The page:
May 3, 2010
Corn has really popped up in the last few days, so it is time to start making some corn stand evaluations. The heavy rains may have resulted in some crusting, especially with the mellow soil that many planted into on the tilled ground. On average, corn yields are maximized if planting can be done by May 5-10, although every year is different. In most years we lose about 10-20% of the yield potential when planting is delayed until late May, so potential yields drop about 1-2% per day after about May 10. Potential yields drop off more rapidly if planting is delayed beyond late May.
Stands of 30,000+ will result in maximum yields. If stands are reduced to 25,000, count on a yield of about 95% of maximum. Corn stands of 20,000 results in yields of about 89% of maximum. This assumes that the remaining stand is fairly uniform. The cost of re-planting and yield loss from late planting needs to be compared to any yield loss from stand losses to make a good decision. The following table can help with re-plant decisions:
Influence of planting date and plant population on corn grain yields in Iowa
Corn Yields (% of maximum) -----------------
Stand April 20 - May 5 - May 15 - May 25 - June 5 -
X 1,000 May 5 May 15 May 25 June 5 June 15
35 100 96 87 70 54
30 99 95 86 69 53
25 95 91 83 67 51
20 89 85 77 63 48
15 81 78 71 57 44
10 71 68 62 50 38
This table comes from the latest Iowa research and modeling which is found on page 12 of the new Corn Field Guide (CSI001).
Numerous gaps of up to 4-6 feet can reduce yields by an additional 5-6%.
The usual method to check corn populations is to measure off 1/1000 of an acre in a row. That is 26’2” in 20” rows, 17’5” in 30” rows, 14’6” in 36” rows, and 13’9” in 38” rows.
For more information on checking corn stands, see the ICM article by Roger Elmore and Lori Abendroth at http://www.extension.iastate.edu/CropNews/2009/0514elmoreabendroth.htm.
Many producers are finishing up with corn and switching to planting soybeans now. Even though optimum seeding rates have been increasing every year for corn, recommended seeding rates for soybeans have been going in the other direction. It’s not that today’s varieties perform better at lower populations, but that we have always over-seeded soybeans, partly because of concerns about weed control and because seed costs were relatively low. With today’s better weed control and higher seed costs, it makes sense to seed at rates closer to what is really needed. This is one area where many producers can cut input costs without affecting the yield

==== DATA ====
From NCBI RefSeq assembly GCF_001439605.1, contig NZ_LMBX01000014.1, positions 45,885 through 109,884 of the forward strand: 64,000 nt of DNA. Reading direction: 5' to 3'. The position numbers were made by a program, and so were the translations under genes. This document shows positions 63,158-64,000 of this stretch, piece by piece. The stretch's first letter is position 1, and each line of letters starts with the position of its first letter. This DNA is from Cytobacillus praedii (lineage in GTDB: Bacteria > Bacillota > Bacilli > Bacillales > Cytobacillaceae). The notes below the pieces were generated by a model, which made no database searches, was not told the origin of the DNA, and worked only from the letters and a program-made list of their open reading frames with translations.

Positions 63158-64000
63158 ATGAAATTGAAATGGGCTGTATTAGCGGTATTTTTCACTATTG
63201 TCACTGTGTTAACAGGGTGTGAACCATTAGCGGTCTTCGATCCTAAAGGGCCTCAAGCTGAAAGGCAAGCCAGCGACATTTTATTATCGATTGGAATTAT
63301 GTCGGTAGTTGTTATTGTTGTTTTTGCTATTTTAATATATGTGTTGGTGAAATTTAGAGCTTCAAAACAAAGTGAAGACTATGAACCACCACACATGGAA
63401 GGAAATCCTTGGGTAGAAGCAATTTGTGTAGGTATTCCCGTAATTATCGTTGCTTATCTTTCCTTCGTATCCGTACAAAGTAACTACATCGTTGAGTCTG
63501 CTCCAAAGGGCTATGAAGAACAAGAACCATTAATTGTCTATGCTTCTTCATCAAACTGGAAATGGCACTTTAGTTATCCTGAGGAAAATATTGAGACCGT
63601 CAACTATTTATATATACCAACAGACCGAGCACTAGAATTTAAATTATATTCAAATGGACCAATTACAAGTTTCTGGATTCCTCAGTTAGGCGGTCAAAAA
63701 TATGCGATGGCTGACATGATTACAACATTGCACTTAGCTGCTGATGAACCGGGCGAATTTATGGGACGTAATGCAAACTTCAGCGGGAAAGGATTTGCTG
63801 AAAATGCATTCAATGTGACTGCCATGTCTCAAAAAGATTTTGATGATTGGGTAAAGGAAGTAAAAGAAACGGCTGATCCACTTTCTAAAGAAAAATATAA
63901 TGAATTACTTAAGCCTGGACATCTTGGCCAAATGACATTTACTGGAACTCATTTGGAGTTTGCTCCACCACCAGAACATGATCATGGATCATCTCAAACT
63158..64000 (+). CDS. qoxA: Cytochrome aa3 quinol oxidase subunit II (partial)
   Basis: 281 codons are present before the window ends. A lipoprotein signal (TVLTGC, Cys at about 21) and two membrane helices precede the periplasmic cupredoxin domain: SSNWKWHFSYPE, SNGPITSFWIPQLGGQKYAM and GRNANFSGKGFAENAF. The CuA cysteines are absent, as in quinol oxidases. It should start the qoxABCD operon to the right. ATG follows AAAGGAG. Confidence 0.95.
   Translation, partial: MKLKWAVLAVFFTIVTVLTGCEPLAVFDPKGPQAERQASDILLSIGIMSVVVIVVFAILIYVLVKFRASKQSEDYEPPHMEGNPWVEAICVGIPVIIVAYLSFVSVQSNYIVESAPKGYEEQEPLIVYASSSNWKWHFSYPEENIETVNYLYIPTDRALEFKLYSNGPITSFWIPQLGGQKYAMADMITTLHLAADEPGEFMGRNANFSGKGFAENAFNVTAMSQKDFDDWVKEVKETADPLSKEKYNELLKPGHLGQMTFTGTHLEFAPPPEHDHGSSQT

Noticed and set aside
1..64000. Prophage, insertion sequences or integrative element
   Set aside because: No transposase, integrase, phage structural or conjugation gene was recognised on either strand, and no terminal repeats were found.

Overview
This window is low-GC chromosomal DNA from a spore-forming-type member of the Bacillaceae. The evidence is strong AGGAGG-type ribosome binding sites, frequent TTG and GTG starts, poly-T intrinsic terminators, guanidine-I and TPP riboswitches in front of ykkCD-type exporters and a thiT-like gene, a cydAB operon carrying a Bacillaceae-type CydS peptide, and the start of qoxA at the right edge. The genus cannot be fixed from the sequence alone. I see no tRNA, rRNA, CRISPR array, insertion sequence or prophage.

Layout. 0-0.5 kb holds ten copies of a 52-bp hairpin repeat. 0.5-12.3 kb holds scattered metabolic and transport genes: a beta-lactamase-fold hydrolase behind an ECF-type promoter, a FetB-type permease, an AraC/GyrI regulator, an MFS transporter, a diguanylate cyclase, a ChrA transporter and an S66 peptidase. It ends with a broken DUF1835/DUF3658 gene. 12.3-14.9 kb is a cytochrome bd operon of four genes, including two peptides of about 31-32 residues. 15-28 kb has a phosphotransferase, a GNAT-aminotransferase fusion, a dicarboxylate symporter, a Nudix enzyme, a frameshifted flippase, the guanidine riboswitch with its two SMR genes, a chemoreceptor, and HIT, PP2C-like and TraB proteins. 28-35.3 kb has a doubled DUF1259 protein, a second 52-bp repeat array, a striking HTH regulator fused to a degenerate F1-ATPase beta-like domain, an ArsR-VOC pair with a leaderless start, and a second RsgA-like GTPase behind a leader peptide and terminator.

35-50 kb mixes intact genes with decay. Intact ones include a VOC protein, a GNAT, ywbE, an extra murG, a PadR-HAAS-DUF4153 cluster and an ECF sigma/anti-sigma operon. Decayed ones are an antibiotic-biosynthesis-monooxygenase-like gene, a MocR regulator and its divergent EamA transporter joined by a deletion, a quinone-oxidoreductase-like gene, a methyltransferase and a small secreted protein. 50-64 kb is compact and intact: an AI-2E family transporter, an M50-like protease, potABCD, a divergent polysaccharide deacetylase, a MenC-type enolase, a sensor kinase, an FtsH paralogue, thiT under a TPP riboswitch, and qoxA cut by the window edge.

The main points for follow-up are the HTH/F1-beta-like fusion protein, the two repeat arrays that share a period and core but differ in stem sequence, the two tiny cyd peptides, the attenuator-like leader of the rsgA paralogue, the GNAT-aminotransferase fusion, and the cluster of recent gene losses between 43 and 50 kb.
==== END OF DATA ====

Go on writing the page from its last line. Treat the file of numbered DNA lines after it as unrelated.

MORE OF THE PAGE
Recent work by Palle Pedersen has shown that the optimum final stand for soybeans is 100,000 plants per acre. Optimum seeding rates will vary depending on the seeding method used and germination of the seed, but it will seldom pay to seed at higher than 125,000-140,000 seeds per acre. Because of soybeans ability to compensate for lower stands by branching out and producing more pods/plant and more seeds/pod, yields do not decrease much until populations get below 75,000 plants/acre. See Palle’s fact sheet “Optimum Plant Population in Iowa” at http://extension.agron.iastate.edu/soybean/documents/OptimumPlantPop.pdf for more information.
I haven’t heard of problems with alfalfa weevils this year, but be sure to scout for this pest in alfalfa fields. For details on scouting for and managing alfalfa weevils, see the Integrated Crop News article at http://www.extension.iastate.edu/CropNews/2009/041709pope.htm. Alfalfa weevil activity is based on Growing Degree Days Base 48. Growing Degree Days Base 48 for Burlington, Davenport, Cedar Rapids, and Dubuque are posted at http://www.extension.iastate.edu/Pages/eccrops/alfalfaweevil.html.
With the rainy conditions and the many windy days that kept sprayers out of the fields, corn has emerged in some fields before the planned nitrogen and/or herbicide applications were made. Liquid UAN solution can be applied over small emerged corn up to around 60-90 lb N/A, without causing yield loss, although some burning will occur. Most herbicide labels do not allow herbicides to be applied using UAN as a carrier after the corn has emerged because of the risk of injury. Corvus is labeled to be applied on up to 2-leaf corn. The label doesn’t forbid applying it post with UAN as a carrier, but states that it is not recommended. Some preemergence herbicides, such as Dual II Magnum can be applied after corn emergence, but will not control emerged weeds. Other herbicides can cause severe injury or death if applied when the corn is spiking, such as Roundup on non-GMO corn. Be sure to check labels. Some may choose to change planned herbicide or nitrogen applications. The following article gives more details on applying UAN and herbicides after corn emergence http://www.ipm.iastate.edu/ipm/icm/2007/4-23/uan.html.
FOR YOUR CALENDAR
SPRING FIELD DAY & SPECIAL SESSION FOR CCAs
SE IA RESEARCH FARM – CRAWFORDSVILLE
The Spring Field Day of the Southeast Research and Demonstration Farm (Crawfordsville) will be on the afternoon of Thursday, June 24, 2010 at the farm. Certified Crop Advisor (CCA) credits will be available. In addition, Certified Crop Advisors can obtain additional hours of credit (including soil and water) by attending a special session in the morning followed by the afternoon tour. More details will be posted soon at http://www.extension.iastate.edu/Pages/eccrops/meetserc.html.
If you have any questions, please feel free to contact the Iowa State University Extension Office.
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